greenwashing


Also found in: Dictionary, Financial, Idioms, Wikipedia.

greenwashing

Making a point of how environment friendly a company is, when, in fact, nothing is actually done to accomplish that end. Greenwashing is false advertising in order to be more respected in today's world. See EPEAT and greenware.

Greenwashing

Misleading information given by an organization so as to present an environmentally responsible public image that conceals its true environmental impact.
References in periodicals archive ?
While these studies provided an understanding of the financial incentives associated with CSR and the rewards generally associated with it, the data studied in these earlier articles left open the possibility of greenwashing and the resulting information misuse or disinformation to the detriment of the consumer.
The most common greenwashing strategy, the group says, is when a company touts an environmental program or product while its core business is inherently polluting or unsustainable.
8) The main problem with greenwashing is that it misleads consumers into buying products based on the erroneous belief that the products have some environmental benefit.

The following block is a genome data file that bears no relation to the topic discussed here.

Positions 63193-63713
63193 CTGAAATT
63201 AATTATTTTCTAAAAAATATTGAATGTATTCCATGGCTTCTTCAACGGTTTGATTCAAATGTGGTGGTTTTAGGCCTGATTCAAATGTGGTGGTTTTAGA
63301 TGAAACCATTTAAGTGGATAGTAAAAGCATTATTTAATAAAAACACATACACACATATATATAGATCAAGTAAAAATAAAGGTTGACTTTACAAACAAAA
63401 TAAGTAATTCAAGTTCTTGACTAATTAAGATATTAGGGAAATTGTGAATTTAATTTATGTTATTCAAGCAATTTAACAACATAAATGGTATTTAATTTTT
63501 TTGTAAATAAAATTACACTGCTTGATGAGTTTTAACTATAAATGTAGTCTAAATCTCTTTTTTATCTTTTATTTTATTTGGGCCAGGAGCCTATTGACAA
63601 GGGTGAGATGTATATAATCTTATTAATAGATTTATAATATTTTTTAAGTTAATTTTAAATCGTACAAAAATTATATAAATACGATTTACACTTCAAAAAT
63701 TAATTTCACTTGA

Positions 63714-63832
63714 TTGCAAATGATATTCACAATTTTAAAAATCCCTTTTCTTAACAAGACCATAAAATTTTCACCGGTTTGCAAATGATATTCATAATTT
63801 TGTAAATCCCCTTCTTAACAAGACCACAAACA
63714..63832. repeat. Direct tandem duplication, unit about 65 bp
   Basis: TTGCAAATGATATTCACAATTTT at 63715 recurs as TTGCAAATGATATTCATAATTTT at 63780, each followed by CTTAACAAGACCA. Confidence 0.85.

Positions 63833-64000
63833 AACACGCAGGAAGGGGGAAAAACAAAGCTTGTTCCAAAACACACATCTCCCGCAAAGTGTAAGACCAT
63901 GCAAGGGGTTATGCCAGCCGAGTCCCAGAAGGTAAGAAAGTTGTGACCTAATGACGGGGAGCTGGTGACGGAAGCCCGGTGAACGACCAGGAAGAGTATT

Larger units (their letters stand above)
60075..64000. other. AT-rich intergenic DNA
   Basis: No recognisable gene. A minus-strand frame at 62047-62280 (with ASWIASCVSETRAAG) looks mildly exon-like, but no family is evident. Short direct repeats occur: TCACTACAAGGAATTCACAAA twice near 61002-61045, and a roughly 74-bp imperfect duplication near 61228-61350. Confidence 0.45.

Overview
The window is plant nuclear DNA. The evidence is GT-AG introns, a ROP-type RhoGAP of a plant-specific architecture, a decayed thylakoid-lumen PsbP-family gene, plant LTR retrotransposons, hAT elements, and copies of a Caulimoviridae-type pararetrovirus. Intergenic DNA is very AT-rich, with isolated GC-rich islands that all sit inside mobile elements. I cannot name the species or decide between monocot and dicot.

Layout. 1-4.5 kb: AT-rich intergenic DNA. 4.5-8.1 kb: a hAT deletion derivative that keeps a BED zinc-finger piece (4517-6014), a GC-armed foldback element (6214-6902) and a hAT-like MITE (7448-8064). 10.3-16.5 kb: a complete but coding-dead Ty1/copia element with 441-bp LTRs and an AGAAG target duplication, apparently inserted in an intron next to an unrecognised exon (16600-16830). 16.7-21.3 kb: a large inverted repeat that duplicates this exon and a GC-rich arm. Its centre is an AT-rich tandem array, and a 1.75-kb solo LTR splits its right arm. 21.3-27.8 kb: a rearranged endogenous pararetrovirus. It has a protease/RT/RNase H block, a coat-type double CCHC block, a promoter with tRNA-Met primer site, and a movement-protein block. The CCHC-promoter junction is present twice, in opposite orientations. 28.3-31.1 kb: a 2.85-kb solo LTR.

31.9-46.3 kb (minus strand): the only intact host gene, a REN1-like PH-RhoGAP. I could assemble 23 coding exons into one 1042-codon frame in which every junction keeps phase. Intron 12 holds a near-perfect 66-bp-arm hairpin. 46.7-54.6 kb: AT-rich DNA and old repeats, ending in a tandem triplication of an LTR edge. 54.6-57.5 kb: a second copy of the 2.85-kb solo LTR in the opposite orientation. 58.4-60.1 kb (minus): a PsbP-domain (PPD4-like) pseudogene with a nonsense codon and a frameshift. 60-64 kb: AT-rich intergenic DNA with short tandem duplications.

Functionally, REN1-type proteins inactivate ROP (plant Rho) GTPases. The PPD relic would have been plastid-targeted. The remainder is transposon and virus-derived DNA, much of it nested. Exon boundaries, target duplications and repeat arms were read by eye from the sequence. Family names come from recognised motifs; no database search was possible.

Mientras esto ocurre, es previsible que la gente vaya desenmascarando sola el greenwashing haciendo uso de los poderosos recursos que proporcionan las redes sociales digitales.
I think we have passed the peak of greenwashing and today there is less, due to increased education.
Most people don't set out with a goal of greenwashing.
Ads with fluffy language about being "eco-friendly," which make irrelevant claims about being best in class of a dirty class, or which emphasize one tiny attribute when the rest of the operation is not so clean are other signs of greenwashing.
UL sees the program as a logical extension for the organization as businesses increasingly tout the eco-friendliness of their operations and their products--and the public grows increasingly wary of greenwashing.
According to the report, a rise in green marketing efforts has been matched by a nearly equal rise in claims of greenwashing by activists, bloggers and others.
These are subterfuges designed to allow business-as-usual to continue, under a pretense of action, a greenwashing.
The most obvious, and least frequent, form of greenwashing is to make a demonstrably false claim.
The green movement is no exception, and Greenwashing - misleading consumers or exaggerating a company or product's environmental status in order to get a share of the green pound - is rife.